By Abayomi Azikiwe
Note: These following remarks were made by Abayomi Azikiwe at a public meeting held at the Cass Commons in Midtown Detroit on June 19 to celebrate the annual Cuba Caravan which arrived in the city at the invitation of the Moratorium NOW! Coalition. Rev. Dr. Luis Barrios of the Inter-religious Foundation for Community Organizations (IFCO) and a faculty member at the John Jay College of the City University of New York (CUNY), was the featured speaker. Dr. Barrios is a board member of IFCO and a Puerto Rican national. He addressed the ongoing hostility of Washington towards Cuba and the necessity of solidarity with the Caribbean island-nation which provides a revolutionary example for oppressed and struggling peoples throughout the world. This meeting coincided with the African American national commemoration of Juneteenth Day.
154 years ago today in the state of Texas, Africans in this area of the United States were formally notified of their release from chattel enslavement, more than two years after the issuing of the Emancipation Proclamation by the-then President Abraham Lincoln on January 1, 1863.
Africans were enslaved for 250 years in the area now known as the United States of America.
The 13th Amendment to the Constitution was introduced in Congress in January 1865 and ratified by the end of that year. The Civil War between the Confederate States of America (CSA) and the U.S. ended during the early days of April 1865.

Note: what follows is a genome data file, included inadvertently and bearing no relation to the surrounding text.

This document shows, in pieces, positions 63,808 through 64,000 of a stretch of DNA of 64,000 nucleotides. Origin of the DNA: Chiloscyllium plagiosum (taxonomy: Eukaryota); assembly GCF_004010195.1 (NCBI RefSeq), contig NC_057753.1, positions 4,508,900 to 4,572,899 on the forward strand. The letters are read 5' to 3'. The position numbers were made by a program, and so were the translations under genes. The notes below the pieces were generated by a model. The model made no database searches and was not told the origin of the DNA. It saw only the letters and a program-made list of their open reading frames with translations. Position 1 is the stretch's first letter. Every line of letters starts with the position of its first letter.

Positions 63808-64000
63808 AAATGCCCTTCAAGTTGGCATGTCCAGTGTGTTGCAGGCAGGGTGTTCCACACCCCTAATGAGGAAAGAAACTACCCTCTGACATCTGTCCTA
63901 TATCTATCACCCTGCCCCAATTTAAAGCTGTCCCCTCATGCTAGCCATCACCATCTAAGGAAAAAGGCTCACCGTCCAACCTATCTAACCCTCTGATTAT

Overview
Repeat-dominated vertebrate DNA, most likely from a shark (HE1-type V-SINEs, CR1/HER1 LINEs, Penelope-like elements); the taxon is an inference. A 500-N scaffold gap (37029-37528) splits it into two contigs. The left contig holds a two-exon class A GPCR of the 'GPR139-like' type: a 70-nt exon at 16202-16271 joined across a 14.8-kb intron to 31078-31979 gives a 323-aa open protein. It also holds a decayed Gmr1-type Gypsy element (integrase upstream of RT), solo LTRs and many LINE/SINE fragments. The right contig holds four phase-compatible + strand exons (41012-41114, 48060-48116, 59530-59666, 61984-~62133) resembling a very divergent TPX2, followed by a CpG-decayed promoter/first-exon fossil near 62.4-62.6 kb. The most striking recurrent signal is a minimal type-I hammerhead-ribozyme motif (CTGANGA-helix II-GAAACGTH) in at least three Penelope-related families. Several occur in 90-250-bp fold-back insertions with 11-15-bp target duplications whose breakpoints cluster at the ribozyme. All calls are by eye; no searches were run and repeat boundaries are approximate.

The economic system of slavery connects Africans in the U.S. with Cuba, where involuntary servitude flourished for a period beyond what existed in the U.S. Slavery did not end in Cuba until October 1886. Slavery in Cuba had begun under the Spanish Crown in the 16th century even prior to the advent of British colonization of Virginia beginning in the first decade of the 17th century.
African people in Cuba and their counterparts in the U.S. have very much in common: a centuries-long struggle against slavery, colonialism, racism and imperialism.
Juneteenth and the Debate over Reparations
An historic hearing today on Capitol Hill in Washington, D.C. before the judiciary committee was illuminating. This debate on re-activating consideration for H.R. 40 “Commission to Study and Develop Reparation Proposals for African-Americans Act” comes at a time of much media focus on the upcoming 2020 national presidential elections.
This hearing came one day after comments by Kentucky Republican Senate leader Mitch McConnell who said that he was opposed to any notion of reparations for the enslavement of African people in the U.S., since no one is alive today who were involved in the slave system which ended more than 150 years ago. McConnell went on to suggest that reparations had already been paid to African people in the U.S.throughout the passage of Civil Rights legislation during the 1950s and 1960s and the two-term presidency of Barack Obama.
McConnell continued by declaring that no reparations study legislation would pass as long as he was the leader of the Senate. Consequently, the following day he was answered sufficiently by Ta- Nehisi Coates and Danny Glover who had addressed the hearings held earlier today.
Quite simply proponents of the passage of H.R. 40 noted that European Americans continued to benefit from the legacy of African enslavement. Other scholars over the previous decades of the 20th century have chronicled the dialectical relationship between the super-exploitation of Africans and the rise of industrial capitalism.
All of the major sectors of capitalist enterprise including banking, commerce, shipping, steam technology and mass commodities production found their profitable origins within the economic system of involuntary servitude. Slavery laid the basis for colonialism in Africa and its contemporary iteration, neo-colonialism, is a direct by-product of the attempts by imperialism to maintain dominance over African land, resources and labor.
IFCO History and its Relationship to the Movement in Detroit